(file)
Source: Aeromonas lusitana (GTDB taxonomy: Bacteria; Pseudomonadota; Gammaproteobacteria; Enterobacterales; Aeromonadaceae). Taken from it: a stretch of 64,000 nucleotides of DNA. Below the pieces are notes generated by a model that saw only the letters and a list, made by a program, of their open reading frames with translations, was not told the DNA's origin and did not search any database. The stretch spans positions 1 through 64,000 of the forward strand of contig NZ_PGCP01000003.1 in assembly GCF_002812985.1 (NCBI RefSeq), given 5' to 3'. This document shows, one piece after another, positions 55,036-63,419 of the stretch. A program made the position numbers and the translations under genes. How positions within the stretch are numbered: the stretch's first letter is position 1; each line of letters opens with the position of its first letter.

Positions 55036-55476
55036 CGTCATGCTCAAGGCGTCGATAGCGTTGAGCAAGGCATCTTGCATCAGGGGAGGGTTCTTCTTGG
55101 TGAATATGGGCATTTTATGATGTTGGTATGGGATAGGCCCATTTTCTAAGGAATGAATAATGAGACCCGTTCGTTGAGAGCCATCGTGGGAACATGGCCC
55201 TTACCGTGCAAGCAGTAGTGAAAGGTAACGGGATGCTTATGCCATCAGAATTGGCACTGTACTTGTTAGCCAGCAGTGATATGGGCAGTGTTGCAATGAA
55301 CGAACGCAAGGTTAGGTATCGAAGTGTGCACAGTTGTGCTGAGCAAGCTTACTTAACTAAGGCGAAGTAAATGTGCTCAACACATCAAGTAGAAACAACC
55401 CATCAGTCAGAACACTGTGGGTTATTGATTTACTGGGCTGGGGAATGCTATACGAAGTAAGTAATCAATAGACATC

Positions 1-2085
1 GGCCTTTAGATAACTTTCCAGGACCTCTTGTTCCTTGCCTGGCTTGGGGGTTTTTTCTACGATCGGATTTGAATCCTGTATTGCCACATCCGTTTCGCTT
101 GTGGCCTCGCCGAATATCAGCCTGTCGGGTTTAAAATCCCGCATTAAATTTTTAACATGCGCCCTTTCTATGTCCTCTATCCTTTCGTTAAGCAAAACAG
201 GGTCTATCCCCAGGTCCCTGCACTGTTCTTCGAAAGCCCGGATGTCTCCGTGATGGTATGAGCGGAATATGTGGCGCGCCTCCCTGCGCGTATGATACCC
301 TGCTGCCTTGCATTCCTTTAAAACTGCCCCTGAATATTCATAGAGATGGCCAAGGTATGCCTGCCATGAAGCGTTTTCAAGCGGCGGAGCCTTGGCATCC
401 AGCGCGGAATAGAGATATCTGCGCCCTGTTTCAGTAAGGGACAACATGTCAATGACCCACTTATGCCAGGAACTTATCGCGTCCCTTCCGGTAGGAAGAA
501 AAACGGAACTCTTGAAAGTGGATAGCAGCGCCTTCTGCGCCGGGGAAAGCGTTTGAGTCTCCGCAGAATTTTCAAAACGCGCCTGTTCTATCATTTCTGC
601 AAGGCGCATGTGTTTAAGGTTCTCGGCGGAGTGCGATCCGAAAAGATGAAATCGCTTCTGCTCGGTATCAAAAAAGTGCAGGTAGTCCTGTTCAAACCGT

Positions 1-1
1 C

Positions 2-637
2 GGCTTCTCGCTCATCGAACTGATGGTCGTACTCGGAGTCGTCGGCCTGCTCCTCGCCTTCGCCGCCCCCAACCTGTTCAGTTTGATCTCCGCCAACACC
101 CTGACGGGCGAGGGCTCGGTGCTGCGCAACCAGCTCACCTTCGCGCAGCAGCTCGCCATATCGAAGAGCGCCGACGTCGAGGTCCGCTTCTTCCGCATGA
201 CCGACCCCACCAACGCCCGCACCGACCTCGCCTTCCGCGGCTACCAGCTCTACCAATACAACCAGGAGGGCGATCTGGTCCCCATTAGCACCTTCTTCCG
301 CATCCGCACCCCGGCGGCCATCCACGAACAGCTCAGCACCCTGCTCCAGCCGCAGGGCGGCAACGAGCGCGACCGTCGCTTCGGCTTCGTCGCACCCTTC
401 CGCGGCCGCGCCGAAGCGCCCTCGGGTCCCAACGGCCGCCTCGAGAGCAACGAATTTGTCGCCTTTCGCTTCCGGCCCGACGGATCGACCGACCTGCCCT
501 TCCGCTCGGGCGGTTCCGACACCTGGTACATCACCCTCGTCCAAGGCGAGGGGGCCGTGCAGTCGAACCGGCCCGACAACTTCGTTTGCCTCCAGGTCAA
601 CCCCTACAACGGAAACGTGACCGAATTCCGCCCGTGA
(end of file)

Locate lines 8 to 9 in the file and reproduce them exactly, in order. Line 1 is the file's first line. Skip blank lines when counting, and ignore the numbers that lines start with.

Positions 1-2085
1 GGCCTTTAGATAACTTTCCAGGACCTCTTGTTCCTTGCCTGGCTTGGGGGTTTTTTCTACGATCGGATTTGAATCCTGTATTGCCACATCCGTTTCGCTT